One of the best things about being a Biltmore passholder is the ability to pop over to the estate any time we want to. We did just that this past weekend to view the special exhibit that is in the Conservancy through September 29th. I had wanted to take a look at it but just had not worked in a trip so last Saturday we planned an early morning trip to Asheville for some other things and since we were in the area we popped in.
Last year we took a look at the railway exhibit that was constructed in Antler Village and we loved it. We have not made it over to that exhibit this year but I am pretty sure it is the same exhibit. You can see some pictures of that exhibit by clicking here.
So sit back and look at some of the fun pictures I took and read some fun facts provided by the Biltmore staff that describe some of the fun facts involved with this unique exhibit.
“Luxuriant” bamboo, as Frederick Law Olmsted called it when planning George Vanderbilt’s gardens and grounds, was harvested and used as the roofing material on the Biltmore House replica. Grapevine was also collected and fashioned into Biltmore’s iconic gargoyles.
It took 1,700 hours to construct the 10-foot-long replica of Biltmore House, compared to… the 6 years it took to build the 250-room Biltmore House in the late 1800s.
It took 6 artists to build the scale model of Biltmore House, compared to the 1,000 workers it took to build Biltmore House in the late 1800s.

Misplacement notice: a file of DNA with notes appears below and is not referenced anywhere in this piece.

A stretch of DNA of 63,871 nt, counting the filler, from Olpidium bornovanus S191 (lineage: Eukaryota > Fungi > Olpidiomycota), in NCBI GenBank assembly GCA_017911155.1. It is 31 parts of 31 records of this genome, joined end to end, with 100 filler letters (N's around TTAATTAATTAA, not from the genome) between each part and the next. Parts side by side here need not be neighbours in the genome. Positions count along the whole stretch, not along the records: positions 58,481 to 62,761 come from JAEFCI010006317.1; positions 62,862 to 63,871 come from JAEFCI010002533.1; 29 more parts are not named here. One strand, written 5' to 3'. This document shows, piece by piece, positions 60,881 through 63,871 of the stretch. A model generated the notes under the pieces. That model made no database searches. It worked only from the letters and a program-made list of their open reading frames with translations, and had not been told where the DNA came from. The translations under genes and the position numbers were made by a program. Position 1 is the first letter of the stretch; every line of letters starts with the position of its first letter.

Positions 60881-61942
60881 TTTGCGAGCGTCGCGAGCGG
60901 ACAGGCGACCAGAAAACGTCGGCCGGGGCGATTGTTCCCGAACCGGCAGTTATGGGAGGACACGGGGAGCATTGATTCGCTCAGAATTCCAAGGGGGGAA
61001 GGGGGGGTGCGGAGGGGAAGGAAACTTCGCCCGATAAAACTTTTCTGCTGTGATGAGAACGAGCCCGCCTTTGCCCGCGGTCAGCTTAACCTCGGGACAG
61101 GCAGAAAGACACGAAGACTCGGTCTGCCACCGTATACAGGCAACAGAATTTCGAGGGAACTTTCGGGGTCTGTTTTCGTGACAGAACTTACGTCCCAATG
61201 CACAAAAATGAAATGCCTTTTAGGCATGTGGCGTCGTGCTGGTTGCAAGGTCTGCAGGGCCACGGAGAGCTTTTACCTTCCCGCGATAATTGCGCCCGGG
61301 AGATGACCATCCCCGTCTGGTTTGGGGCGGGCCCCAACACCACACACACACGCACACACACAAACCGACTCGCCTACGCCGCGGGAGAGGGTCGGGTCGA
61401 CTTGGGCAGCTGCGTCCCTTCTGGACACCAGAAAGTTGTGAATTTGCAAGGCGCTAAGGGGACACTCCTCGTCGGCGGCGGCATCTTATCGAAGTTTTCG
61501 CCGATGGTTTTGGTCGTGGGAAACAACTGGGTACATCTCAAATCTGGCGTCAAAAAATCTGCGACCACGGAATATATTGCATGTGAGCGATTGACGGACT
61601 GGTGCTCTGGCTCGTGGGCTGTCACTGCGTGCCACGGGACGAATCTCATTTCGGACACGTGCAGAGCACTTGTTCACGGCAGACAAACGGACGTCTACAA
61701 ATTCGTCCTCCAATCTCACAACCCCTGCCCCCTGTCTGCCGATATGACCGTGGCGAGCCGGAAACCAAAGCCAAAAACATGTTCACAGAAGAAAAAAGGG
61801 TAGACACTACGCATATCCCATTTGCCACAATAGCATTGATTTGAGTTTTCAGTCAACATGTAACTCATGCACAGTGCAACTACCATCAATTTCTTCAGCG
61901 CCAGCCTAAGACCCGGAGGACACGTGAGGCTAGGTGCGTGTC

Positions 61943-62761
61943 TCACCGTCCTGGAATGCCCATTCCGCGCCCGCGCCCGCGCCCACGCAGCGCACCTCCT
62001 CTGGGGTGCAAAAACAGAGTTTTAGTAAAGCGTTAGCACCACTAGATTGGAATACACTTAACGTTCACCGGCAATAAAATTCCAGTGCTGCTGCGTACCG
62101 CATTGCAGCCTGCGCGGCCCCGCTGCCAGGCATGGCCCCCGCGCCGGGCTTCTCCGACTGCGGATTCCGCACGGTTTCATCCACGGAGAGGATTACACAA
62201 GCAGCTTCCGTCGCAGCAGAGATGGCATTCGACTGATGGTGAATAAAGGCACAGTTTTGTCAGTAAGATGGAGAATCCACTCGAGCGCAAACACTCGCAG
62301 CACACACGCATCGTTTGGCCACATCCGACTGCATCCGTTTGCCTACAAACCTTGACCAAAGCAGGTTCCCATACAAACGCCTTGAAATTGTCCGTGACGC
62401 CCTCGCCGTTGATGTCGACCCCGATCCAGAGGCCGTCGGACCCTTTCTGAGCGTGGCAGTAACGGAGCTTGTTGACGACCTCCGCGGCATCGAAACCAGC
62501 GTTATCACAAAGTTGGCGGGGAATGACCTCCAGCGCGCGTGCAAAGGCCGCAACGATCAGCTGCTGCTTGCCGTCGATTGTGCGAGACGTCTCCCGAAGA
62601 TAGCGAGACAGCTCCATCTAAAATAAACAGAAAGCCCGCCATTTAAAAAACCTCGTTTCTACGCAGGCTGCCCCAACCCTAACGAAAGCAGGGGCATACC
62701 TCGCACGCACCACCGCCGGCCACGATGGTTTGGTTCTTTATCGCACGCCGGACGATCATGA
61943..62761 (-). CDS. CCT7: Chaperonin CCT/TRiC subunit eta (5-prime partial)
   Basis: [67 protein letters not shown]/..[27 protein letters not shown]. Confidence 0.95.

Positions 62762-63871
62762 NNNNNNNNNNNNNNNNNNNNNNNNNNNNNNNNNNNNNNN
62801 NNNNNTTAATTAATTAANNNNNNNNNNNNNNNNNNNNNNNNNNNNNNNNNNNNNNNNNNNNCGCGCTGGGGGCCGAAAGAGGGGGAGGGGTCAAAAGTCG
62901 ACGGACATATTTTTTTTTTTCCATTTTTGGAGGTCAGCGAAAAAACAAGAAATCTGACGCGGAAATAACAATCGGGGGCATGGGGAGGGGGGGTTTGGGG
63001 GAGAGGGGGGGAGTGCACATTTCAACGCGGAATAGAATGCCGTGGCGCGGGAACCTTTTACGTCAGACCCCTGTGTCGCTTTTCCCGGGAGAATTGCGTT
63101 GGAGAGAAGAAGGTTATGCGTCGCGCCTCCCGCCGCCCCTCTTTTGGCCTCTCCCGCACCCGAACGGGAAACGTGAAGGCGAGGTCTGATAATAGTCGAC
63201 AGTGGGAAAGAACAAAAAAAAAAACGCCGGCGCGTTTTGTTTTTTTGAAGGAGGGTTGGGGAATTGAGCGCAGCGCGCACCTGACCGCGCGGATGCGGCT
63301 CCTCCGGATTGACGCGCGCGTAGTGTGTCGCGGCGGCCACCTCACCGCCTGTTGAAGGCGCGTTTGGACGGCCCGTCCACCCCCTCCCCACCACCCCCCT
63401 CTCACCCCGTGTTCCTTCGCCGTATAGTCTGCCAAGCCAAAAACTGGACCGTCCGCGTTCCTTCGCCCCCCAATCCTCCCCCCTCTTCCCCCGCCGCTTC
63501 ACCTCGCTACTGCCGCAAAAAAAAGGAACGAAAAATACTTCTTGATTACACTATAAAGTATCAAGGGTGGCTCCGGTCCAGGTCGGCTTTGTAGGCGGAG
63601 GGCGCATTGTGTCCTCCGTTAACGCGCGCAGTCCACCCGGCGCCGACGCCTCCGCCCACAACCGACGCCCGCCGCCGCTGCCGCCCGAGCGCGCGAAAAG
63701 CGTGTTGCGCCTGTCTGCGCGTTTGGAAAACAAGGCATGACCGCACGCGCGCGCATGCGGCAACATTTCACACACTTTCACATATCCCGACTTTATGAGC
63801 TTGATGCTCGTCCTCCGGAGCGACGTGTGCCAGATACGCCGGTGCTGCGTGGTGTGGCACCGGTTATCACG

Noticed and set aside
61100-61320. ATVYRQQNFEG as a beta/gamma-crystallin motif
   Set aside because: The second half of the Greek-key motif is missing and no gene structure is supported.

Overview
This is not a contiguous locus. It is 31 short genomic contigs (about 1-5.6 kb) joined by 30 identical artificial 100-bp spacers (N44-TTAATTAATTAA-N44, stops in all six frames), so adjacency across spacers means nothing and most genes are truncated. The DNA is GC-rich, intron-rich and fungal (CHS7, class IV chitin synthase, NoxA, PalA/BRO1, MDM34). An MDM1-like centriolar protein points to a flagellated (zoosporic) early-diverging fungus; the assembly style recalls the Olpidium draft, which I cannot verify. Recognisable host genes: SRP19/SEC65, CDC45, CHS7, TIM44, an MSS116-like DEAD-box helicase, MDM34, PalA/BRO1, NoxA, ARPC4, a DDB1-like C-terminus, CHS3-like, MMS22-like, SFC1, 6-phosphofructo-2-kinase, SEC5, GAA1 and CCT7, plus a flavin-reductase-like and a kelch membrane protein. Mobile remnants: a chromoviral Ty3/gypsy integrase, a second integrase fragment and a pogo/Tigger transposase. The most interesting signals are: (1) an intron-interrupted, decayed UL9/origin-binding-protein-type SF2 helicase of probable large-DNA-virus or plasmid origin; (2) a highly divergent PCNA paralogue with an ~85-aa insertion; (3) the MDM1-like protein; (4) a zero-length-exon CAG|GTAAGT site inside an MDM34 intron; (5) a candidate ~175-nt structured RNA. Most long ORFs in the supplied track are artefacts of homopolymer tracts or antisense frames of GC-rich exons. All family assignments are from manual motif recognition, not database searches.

It took 5,000 tons of Indiana limestone to build Biltmore House in the late 1800s, compared to.the 25 types of items harvested from estate grounds to create replicas of Biltmore House and other buildings. This included horse chestnut, magnolia leaves, hickory nuts, lotus pods, bamboo, pine cone scales, acorn caps, winged bean, star anise, grapevine, honeysuckle, ash bark, oak bark, pine bark, elm bark, hickory bark, eucalyptus leaves, day lily stem, rose of sharon, cedar branch, walnuts, stewartia, wisteria, turkey tail fungus, and contorted Filbert.
There are 6 separate railroad tracks running through the Conservatory carrying locomotives and railcars around the buildings. The trains cross bridges and trestles on varied levels and through multiple rooms.
7 artists created all of the replicas in the Conservatory. It took 3, 745 combined hours to construct the 8 estate building replicas that are in the Conservancy exhibit.
It only took one week to install both of the exhibits in the Conservancy and in Antler Village which is amazing to me. There is a lot of work in these exhibits and the Biltmore staff is so good at offering new experiences for visitors every single year. It is worth a trip or two to see what is new.
My readers know of my love of the Biltmore by now and I am always happy to share some of the things that we see when we visit. Come back next week and see some of the beautiful plants that are in the Conservancy surrounding the railway exhibit. Remember to leave me a comment for our Comments for a Cause for the month – Find Your Anchor.